There is still a very long way to go. Press reports indicate al-Qaida forces have moved to Northern Iraq where they are setting off improvised explosive devices and engaging in suicide bombings, but American and Iraqi forces have them on the run. Securing Iraq's capital city would be both a substantive and symbolic success.
Broadcast television has mostly ignored the Iraq story in recent weeks. Tyndall Weekly, part of ADT Research, which monitors the Top 10 stories covered by broadcast news, found that Iraq had dropped off the list for several weeks in September and October, reappearing as number six in the week ending Nov. 2.
Can the Democrats come back from their embrace of defeat to change the subject? It isn't likely, as Republicans will most assuredly question their poor judgment and "cheerleading" for the enemy. Republicans will rightly ask whether Democrats should be trusted to make correct judgments about the wider war on terrorism if they made the wrong judgment on Iraq, an important component of that war.
Democrats continue to be politically vulnerable on national security. An Iraq victory or even major progress toward victory could become a winning issue for Republicans. Not known for quoting approvingly from the mainstream media, Republicans might willingly do so in the case of The New York Times, the Washington Post and this morsel from Newsweek foreign correspondent Rod Nordland: "For the first time returning to Baghdad after an absence of four months, I can actually say that things do seem to have gotten better, and in ways that may even be durable."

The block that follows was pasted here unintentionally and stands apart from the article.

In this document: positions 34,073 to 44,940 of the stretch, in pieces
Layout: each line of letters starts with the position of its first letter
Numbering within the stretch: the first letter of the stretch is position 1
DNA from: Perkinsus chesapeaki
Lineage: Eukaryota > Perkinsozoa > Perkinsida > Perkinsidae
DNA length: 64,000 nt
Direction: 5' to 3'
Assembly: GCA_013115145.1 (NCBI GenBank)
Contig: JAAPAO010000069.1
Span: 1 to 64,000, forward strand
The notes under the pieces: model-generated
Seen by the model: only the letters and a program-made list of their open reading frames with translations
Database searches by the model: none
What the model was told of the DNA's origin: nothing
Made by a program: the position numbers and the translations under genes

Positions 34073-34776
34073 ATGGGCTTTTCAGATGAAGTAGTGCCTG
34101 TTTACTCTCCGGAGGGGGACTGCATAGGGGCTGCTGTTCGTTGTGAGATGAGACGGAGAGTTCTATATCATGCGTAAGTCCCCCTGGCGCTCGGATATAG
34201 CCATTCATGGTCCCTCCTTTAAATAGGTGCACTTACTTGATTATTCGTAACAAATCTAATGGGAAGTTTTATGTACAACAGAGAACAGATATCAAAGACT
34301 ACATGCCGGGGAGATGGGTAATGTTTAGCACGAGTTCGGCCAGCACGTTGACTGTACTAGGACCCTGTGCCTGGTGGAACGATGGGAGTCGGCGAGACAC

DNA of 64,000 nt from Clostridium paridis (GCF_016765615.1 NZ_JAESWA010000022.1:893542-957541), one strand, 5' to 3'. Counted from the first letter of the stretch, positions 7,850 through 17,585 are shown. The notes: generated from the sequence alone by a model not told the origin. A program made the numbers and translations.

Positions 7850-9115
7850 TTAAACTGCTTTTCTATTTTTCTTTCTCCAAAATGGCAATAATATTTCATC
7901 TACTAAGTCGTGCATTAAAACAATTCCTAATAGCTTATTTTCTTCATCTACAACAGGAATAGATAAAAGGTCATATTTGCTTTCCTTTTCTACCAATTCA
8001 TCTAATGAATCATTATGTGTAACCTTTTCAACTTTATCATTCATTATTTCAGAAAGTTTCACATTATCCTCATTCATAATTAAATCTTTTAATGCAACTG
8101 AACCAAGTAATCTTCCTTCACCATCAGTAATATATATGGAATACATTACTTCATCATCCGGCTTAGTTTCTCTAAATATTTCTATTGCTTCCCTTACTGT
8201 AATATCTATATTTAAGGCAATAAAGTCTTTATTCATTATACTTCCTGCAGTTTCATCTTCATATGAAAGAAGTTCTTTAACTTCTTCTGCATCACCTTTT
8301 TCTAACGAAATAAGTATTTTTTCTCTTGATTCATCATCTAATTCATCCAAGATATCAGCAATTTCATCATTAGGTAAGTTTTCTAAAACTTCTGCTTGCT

The Pentagon labeled America's response to the 9/11 attacks "Enduring Freedom." There's a way to go yet, but this moniker might turn out to have been prophetic.
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